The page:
References – Organizational scale

Wednesday 29 April 2020

Ecological accounting at the level of organizations, as developed and experimented under the Chair, refers to the extension of their primary language - namely financial accounting (balance sheet, income statement and appendices) - to include, in a structured way, the issues of strong sustainability (cf. "What is ecological accounting in strong sustainability according to the Chair" The aim is thus to transform these accounting systems - and to enable accounting standards to evolve in the long term - so that they protect socio-ecological systems in the same way as they do for financial capital. One of the challenges is to provide a redefinition of key accounting concepts such as income, wealth, debt, performance analysis, etc. to align them with an integrated and highly sustainable vision. To this end, work on this level of accounting is linked with ecosystem-centric accounting, in order to define the levels of preservation to be taken into account, and with national accounting, in order to link micro and macro analyses.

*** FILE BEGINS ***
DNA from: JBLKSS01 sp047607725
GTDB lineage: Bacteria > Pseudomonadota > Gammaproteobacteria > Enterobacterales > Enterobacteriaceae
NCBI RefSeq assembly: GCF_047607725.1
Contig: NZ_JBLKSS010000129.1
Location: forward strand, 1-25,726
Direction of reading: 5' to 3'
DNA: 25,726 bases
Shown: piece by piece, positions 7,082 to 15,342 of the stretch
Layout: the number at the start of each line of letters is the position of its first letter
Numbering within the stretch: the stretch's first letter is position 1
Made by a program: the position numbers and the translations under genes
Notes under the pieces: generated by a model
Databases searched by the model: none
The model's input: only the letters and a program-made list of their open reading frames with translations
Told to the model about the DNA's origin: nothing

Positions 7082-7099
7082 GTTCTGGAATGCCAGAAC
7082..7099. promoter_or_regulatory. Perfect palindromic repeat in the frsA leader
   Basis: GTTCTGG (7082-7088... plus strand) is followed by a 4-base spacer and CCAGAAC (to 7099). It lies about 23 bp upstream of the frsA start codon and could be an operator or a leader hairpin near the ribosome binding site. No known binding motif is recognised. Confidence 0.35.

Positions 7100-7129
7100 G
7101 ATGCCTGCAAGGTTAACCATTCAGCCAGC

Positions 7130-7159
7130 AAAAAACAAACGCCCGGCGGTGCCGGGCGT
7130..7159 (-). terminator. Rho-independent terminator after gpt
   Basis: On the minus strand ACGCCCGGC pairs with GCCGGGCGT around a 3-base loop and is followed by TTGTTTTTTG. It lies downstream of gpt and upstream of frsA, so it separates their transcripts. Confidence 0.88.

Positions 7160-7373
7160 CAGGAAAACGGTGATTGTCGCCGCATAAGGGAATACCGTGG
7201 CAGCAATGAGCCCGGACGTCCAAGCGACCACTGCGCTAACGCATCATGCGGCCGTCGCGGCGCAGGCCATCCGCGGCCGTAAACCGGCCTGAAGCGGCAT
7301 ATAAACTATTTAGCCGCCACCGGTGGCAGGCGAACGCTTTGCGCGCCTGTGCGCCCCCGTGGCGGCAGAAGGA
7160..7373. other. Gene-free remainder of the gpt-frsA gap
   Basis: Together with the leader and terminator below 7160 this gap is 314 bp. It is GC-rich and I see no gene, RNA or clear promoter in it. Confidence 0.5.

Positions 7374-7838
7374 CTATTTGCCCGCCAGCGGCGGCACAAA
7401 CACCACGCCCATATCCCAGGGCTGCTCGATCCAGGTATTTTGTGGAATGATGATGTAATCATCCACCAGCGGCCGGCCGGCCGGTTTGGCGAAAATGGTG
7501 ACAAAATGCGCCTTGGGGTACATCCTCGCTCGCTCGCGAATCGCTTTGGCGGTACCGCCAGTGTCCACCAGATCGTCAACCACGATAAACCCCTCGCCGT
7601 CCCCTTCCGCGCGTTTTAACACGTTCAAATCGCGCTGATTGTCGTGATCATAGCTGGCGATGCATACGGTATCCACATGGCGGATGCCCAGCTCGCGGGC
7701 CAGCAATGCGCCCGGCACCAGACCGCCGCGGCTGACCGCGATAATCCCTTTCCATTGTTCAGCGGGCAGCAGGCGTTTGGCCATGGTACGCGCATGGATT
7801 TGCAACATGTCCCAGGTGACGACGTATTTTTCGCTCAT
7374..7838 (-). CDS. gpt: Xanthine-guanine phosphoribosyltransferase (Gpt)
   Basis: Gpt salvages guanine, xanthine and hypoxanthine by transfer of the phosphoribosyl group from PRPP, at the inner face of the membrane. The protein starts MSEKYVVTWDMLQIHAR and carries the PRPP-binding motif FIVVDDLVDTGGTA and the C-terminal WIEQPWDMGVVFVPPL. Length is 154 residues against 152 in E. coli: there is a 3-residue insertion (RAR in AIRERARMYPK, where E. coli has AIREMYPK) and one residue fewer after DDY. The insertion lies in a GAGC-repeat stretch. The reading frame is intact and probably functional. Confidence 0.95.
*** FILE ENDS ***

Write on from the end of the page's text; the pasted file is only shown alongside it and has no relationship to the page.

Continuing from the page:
With this objective, this work focuses on the development, scientific experimentation and enrichment of the CARE model (Comprehensive Accounting in Respect of Ecology), the main proposal currently being made for accounting integration in strong sustainability.

Here is a non-exhaustive list of references on research topics in organizational accounting:

Bardy J. (2019). La nature du capital à la lumière du droit comptable, clef de voûte des métamorphoses de l’entreprise. Revue Internationale de droit économique, 33, 239-264.
Feger, C., Mermet, L., ..., Rambaud, A., ... (2019). Four priorities for new links between conservation science and accounting research. Conservation Biology, 33(4):
Gray, R., & Bebbington, J. (2001). Accounting for the Environment: Second Edition. SAGE.
Murphy, R. (2019). Sustainable cost accounting – an introduction :
Rapport Notat-Senard: (pages 9 et 62-63)
Rambaud, A., & Richard, J. (2015). The “Triple Depreciation Line” instead of the “Triple Bottom Line”: Towards a genuine integrated reporting. Critical Perspectives on Accounting, 33, 92–116.
Rambaud, A., & Richard, J. (2017). The “Triple Depreciation Line” Accounting Model and its application to the Human Capital. In S. Alijani & C. Karyotis (Eds.), Finance and Economy for Society: Integrating Sustainability (pp. 225–251). Emerald Group Publishing.
Richard, J. (2012). Comptabilité et Développement Durable. Paris: Economica.
Richard, J., Bensadon, D., & Rambaud, A. (2018). Comptabilité financière (11e ed.). Dunod.
Richard, J., & Rambaud, A. (2020). Révolution comptable : Pour une entreprise écologique et sociale. Editions de l’Atelier.


C. Feger, A. Rambaud. Juin 2019. « Quels apports de la comptabilité pour articuler la gestion écologique de l’entreprise à la prise en charge collective des écosystèmes ? » (cross discussion organised at Montpellier Recherches en Management – Université de Montpellier, in june 2019) :